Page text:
Today, a number of European states’ policies on religion aim at creating a nationalized Islam. In many Western European countries, the Ministries of the Interior have institutionalized ‘dialogue platforms’ to discuss issues of Islam, society, inclusion and extremism with Muslim actors. This reveals the implicit assumptions of these governments when talking to Muslims. The underlying message is that Muslims pose a security threat to the state and society, a perception that is manifested in many countries, and that Muslims are seen simultaneously as a threat and an ally. This article analyzes the Ministry of Interior’s attempts to institutionalize Islam in the cases of Austria, Germany, and France and it compares these states in order to investigate different modes of operation, similarities and differences.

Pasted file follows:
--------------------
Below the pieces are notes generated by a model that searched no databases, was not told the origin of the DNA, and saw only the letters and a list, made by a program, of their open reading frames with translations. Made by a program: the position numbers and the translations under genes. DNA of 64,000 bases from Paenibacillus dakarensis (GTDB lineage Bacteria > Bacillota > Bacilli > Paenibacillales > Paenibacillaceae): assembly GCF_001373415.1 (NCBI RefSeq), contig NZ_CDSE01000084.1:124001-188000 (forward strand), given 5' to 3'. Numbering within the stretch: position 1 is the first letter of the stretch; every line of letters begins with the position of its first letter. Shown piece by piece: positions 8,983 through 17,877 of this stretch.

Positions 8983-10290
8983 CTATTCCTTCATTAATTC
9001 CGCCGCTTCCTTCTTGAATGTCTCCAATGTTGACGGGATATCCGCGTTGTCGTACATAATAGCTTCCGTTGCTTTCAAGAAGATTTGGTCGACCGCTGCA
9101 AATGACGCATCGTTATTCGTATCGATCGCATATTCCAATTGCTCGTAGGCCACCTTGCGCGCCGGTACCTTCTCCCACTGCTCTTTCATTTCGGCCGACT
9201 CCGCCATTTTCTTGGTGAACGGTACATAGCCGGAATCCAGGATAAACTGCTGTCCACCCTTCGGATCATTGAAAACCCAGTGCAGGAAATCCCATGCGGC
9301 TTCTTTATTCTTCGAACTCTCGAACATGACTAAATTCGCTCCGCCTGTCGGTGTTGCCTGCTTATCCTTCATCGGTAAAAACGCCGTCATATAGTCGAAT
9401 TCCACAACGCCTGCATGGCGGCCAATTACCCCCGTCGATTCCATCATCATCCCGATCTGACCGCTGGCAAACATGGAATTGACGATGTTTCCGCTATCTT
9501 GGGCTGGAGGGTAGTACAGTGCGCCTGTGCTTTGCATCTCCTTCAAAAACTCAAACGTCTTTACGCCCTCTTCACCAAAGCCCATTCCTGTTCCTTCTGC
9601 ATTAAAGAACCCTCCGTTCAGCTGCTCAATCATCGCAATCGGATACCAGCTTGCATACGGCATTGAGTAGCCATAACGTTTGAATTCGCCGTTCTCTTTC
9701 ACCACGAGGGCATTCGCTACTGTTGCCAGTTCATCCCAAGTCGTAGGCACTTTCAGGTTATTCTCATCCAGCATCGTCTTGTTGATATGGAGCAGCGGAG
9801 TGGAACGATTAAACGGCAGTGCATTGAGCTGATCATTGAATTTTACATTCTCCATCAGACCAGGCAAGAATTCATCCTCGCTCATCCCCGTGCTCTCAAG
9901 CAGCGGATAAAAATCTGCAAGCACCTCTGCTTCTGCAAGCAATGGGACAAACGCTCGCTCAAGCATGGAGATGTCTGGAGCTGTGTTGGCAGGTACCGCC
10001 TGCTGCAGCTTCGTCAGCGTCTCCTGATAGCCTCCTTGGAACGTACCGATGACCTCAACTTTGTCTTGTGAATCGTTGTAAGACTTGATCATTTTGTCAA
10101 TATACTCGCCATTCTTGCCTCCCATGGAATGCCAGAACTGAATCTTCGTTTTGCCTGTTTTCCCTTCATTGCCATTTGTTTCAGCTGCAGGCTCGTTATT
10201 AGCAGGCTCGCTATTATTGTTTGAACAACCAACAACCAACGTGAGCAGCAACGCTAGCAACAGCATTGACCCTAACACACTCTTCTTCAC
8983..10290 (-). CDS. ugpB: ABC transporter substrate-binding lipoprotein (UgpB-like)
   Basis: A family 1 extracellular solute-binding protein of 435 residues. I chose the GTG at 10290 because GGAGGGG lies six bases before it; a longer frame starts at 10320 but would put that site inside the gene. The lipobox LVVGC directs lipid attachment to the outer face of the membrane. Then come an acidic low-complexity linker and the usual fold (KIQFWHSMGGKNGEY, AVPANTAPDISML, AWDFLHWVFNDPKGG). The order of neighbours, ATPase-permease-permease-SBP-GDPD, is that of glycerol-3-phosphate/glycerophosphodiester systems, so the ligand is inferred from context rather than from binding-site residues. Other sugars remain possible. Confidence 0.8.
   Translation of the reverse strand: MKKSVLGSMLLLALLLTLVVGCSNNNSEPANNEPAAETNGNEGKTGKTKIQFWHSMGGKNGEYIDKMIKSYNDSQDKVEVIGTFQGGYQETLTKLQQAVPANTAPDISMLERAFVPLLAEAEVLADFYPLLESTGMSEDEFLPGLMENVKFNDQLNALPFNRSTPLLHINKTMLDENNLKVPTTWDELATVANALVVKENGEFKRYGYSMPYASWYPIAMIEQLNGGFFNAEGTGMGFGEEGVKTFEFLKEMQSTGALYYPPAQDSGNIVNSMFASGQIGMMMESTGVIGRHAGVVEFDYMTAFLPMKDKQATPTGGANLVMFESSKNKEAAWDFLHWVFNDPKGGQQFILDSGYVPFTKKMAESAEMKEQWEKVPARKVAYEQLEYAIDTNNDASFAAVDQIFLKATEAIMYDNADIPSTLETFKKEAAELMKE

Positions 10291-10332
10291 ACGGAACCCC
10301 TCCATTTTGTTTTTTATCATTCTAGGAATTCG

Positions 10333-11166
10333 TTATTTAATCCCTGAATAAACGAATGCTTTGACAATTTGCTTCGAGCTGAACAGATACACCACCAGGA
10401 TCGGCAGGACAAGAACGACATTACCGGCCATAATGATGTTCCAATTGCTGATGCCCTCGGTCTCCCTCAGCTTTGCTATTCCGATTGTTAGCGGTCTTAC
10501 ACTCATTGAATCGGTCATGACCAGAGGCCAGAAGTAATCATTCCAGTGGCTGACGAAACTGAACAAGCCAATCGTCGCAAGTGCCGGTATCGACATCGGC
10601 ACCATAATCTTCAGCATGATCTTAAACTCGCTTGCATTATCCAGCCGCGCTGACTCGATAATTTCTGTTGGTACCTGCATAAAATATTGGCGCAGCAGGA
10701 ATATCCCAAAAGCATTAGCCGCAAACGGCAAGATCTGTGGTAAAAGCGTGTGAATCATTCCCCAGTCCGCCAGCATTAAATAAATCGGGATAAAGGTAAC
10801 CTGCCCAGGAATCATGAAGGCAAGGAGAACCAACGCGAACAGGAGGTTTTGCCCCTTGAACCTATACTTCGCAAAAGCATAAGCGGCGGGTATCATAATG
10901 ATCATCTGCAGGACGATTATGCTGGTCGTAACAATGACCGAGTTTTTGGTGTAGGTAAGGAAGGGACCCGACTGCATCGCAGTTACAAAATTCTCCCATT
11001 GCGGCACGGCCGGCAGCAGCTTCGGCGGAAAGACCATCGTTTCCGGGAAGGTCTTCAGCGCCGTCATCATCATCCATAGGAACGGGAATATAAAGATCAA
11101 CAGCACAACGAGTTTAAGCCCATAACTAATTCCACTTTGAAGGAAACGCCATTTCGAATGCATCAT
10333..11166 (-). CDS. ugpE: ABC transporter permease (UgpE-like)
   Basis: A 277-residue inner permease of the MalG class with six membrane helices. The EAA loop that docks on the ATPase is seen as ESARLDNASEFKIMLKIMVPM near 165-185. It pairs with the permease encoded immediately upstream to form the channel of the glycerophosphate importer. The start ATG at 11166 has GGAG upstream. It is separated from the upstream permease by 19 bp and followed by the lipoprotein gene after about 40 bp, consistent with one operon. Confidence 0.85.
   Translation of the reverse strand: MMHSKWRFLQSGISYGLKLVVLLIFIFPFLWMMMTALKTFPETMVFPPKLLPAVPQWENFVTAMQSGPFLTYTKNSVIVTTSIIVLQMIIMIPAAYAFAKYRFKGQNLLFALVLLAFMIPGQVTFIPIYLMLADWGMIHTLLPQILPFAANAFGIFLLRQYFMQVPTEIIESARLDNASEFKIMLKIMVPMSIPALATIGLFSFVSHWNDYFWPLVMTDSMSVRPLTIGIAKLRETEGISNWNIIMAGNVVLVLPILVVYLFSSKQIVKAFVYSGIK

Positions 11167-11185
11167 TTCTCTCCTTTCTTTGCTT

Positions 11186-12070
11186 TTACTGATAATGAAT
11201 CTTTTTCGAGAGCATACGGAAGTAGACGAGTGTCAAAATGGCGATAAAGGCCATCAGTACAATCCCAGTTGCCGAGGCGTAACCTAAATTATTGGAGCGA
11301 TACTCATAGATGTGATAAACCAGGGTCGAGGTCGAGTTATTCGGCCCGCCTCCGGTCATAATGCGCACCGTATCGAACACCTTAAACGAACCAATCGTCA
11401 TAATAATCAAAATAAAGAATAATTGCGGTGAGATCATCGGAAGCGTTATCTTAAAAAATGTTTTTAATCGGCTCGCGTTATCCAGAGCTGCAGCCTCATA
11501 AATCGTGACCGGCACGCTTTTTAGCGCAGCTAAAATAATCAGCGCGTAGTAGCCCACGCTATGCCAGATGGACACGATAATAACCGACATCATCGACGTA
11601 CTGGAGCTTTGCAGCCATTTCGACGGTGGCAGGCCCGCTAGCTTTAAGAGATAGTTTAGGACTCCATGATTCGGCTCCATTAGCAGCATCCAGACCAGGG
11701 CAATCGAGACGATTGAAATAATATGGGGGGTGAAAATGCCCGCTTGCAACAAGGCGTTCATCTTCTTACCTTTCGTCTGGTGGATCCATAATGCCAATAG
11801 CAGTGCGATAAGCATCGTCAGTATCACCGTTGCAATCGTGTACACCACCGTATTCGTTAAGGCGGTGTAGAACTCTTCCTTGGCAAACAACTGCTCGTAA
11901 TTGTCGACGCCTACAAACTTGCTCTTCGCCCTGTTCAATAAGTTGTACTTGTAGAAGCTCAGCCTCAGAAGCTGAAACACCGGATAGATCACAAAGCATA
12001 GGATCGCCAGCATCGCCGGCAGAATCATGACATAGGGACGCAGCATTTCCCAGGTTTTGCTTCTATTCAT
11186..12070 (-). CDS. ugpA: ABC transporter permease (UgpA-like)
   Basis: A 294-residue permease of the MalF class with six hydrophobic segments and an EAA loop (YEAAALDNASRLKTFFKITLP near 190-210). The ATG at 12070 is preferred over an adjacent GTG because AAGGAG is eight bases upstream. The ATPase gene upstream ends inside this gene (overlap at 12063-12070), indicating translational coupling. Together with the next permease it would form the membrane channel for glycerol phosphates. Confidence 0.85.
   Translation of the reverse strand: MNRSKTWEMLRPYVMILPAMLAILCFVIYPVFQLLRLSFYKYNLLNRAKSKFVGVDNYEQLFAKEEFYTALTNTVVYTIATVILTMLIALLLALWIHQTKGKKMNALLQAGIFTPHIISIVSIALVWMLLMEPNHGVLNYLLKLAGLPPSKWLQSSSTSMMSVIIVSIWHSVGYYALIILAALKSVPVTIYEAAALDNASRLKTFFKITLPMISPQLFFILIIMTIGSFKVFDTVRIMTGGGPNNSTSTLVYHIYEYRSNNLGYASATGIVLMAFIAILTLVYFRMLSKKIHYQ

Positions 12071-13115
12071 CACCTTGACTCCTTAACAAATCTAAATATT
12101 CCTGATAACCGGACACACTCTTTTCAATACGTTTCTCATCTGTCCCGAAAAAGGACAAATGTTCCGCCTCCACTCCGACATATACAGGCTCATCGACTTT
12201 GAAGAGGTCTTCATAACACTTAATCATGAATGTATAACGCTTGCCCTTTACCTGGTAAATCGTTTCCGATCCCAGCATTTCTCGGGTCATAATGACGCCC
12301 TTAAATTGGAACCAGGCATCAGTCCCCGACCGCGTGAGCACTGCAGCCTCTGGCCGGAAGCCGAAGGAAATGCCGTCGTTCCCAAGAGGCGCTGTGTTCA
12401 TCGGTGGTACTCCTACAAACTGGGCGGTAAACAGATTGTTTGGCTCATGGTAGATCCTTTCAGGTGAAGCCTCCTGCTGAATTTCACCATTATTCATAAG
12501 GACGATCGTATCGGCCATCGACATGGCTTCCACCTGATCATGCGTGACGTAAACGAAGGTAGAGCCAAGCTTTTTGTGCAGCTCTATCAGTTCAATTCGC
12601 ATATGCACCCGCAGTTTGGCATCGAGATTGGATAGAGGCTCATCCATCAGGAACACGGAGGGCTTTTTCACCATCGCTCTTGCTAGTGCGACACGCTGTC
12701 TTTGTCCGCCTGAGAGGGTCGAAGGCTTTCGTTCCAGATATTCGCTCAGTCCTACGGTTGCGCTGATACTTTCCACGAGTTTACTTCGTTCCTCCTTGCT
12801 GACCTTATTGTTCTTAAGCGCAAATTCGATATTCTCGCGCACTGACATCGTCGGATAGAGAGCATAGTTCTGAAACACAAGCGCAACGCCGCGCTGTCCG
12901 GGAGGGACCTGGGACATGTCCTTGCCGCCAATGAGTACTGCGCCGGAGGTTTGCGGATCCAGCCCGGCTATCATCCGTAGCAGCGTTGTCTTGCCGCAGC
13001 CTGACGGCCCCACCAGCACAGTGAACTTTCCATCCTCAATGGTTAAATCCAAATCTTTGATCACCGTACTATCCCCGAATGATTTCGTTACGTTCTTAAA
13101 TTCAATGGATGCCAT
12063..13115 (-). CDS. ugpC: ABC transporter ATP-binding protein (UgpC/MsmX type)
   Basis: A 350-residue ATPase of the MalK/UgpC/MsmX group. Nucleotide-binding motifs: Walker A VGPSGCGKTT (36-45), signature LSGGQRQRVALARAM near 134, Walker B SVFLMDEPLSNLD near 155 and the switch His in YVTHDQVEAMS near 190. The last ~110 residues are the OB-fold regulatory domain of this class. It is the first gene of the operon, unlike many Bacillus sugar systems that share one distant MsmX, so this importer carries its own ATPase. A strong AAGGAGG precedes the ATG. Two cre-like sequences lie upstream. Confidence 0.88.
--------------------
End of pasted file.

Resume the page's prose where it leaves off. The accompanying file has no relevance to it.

In the face of Europe’s biggest refugee crisis since WWII, many right wing and centrist politicians are using Islamophobia as a way to leverage policy-making in the West, to the detriment of human rights. The refugee crisis is just that –not an attempt by Muslims to ‘take over’ or ‘take down’ the West, but a crisis of people –of all religious and ethnic backgrounds– to flee from terror. At the same time, it reflects a crisis within Europe, which fights with itself how to define Europe in terms of openness and closeness to refugees knocking at the doors of Europe.